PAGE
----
(Bloomberg) -- Investors who are selling stocks because the Federal Reserve may scale back plans for interest rate cuts are missing the point. The move would be a good sign for the economy — and therefore equity markets, according Morgan Stanley Investment Management’s Andrew Slimmon.

“I think a patient Fed validates that the economy is strong,” Slimmon told Bloomberg Television on Tuesday in an interview. “That’s better for equities.”

Slimmon is worth listening to, as he was correctly optimistic last year while the S&P 500 Index soared 24%. By contrast, his highly publicized Morgan Stanley colleague Mike Wilson, the firm’s leading sell-side strategist, repeatedly called for a rout that never materialized.

After the strongest first quarter since 2019, US equities are starting April on a downbeat note as a wave of strong economic data renews concerns that the Fed will be in no rush to loosen policy. In fact, investors are now more hawkish than central bankers, projecting about 65 basis points of rate cuts this year, compared with the 75 basis points signaled by the median estimate of projections released following the Fed’s March meeting.

Traders have recalibrated their expectations for rate reductions throughout this year, dialing back bets to around three reductions from six at the start of 2024. But the S&P 500 still rose over 10% in the first quarter.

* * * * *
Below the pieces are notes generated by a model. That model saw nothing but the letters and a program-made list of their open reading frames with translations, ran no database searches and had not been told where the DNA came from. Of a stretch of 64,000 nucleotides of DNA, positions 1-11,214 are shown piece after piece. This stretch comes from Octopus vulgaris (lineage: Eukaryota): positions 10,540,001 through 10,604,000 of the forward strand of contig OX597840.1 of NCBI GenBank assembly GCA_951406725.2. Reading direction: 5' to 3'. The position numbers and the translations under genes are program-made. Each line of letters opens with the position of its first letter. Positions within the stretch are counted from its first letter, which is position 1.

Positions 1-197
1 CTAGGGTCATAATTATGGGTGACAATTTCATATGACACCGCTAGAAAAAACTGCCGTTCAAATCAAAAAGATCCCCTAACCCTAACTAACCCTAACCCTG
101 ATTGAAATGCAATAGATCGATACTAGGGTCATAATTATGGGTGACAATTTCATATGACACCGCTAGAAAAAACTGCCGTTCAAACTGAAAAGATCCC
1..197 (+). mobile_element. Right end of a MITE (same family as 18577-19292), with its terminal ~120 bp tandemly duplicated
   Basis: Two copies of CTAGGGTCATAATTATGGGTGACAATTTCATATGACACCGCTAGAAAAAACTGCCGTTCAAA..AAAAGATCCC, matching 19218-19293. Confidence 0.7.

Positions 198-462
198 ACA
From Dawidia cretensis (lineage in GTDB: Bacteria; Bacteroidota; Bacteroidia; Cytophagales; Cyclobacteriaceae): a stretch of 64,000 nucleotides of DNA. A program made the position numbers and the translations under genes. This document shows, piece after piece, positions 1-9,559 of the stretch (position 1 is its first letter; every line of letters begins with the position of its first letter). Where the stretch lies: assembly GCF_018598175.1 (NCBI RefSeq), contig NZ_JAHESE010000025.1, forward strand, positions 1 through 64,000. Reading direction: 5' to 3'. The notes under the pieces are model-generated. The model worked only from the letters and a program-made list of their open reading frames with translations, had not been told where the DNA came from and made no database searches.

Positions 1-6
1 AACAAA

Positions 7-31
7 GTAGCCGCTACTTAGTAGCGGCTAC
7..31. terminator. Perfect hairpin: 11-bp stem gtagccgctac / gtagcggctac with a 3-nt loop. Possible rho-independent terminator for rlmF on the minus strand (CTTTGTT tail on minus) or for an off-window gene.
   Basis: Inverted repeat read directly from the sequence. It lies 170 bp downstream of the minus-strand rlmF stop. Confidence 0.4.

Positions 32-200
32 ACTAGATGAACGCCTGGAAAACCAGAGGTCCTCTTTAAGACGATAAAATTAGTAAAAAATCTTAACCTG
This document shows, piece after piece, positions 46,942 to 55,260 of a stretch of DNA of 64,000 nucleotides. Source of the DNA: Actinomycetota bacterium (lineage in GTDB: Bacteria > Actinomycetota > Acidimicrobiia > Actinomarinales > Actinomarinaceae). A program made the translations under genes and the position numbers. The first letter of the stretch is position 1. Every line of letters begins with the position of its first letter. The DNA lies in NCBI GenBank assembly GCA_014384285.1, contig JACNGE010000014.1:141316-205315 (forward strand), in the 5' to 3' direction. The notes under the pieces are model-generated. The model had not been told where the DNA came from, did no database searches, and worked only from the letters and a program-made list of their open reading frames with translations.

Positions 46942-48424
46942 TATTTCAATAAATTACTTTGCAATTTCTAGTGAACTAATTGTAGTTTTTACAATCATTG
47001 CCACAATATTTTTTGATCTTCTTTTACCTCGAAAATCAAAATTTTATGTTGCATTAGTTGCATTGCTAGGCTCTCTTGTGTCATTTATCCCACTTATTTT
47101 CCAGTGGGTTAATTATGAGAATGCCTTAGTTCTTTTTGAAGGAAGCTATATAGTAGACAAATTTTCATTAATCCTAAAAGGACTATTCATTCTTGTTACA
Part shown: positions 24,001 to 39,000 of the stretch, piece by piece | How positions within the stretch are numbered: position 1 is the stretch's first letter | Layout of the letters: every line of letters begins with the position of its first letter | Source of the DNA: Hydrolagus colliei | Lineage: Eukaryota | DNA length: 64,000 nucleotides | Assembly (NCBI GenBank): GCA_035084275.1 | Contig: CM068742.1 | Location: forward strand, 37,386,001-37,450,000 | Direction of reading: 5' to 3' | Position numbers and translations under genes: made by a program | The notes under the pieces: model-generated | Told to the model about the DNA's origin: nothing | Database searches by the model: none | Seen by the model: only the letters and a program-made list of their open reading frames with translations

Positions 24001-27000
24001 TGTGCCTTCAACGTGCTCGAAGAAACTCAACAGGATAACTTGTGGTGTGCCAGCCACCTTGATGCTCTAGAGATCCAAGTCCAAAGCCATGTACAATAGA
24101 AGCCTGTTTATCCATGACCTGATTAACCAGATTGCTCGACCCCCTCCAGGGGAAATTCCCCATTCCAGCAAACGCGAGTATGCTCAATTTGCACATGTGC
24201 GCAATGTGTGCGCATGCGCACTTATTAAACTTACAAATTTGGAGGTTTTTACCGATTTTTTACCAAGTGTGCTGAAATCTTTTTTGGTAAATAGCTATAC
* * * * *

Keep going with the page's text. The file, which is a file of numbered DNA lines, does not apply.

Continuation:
The need for fewer cuts is generally reason for optimism, Slimmon said. Zero rate cuts this year would signal to him that S&P 500 earnings estimates for 2025 can start between $275 and $280, which “validates upside for equities,” given the market will look ahead to those projections.

“I think they would be forced to cut rates if the economy weakens,” he added, something that would pressure earnings estimates for the coming year.

The risk to this sanguine view is elevated oil prices could pressure stocks in the near term. Slimmon expects the recent spike in commodities to be temporary. But if the Fed doesn’t cut interest rates because oil prices stay higher, that isn’t a sign of economic strength.

“That’s an inflation problem,” he said. “That’s a concern.”

--With assistance from Manus Cranny.

©2024 Bloomberg L.P.